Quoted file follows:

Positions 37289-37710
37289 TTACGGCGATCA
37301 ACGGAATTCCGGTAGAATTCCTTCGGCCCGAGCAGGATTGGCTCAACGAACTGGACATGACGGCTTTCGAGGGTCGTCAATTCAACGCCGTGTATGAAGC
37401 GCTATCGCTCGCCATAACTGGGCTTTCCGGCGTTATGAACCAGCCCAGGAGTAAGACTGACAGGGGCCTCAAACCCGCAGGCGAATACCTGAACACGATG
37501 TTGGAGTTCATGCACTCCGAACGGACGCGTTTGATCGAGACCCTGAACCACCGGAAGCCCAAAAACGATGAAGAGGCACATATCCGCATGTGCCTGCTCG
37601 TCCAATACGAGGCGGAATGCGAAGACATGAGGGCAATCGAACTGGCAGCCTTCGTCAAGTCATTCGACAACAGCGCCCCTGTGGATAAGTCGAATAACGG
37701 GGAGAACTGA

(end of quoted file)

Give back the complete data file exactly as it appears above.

Positions 37289-37710
37289 TTACGGCGATCA
37301 ACGGAATTCCGGTAGAATTCCTTCGGCCCGAGCAGGATTGGCTCAACGAACTGGACATGACGGCTTTCGAGGGTCGTCAATTCAACGCCGTGTATGAAGC
37401 GCTATCGCTCGCCATAACTGGGCTTTCCGGCGTTATGAACCAGCCCAGGAGTAAGACTGACAGGGGCCTCAAACCCGCAGGCGAATACCTGAACACGATG
37501 TTGGAGTTCATGCACTCCGAACGGACGCGTTTGATCGAGACCCTGAACCACCGGAAGCCCAAAAACGATGAAGAGGCACATATCCGCATGTGCCTGCTCG
37601 TCCAATACGAGGCGGAATGCGAAGACATGAGGGCAATCGAACTGGCAGCCTTCGTCAAGTCATTCGACAACAGCGCCCCTGTGGATAAGTCGAATAACGG
37701 GGAGAACTGA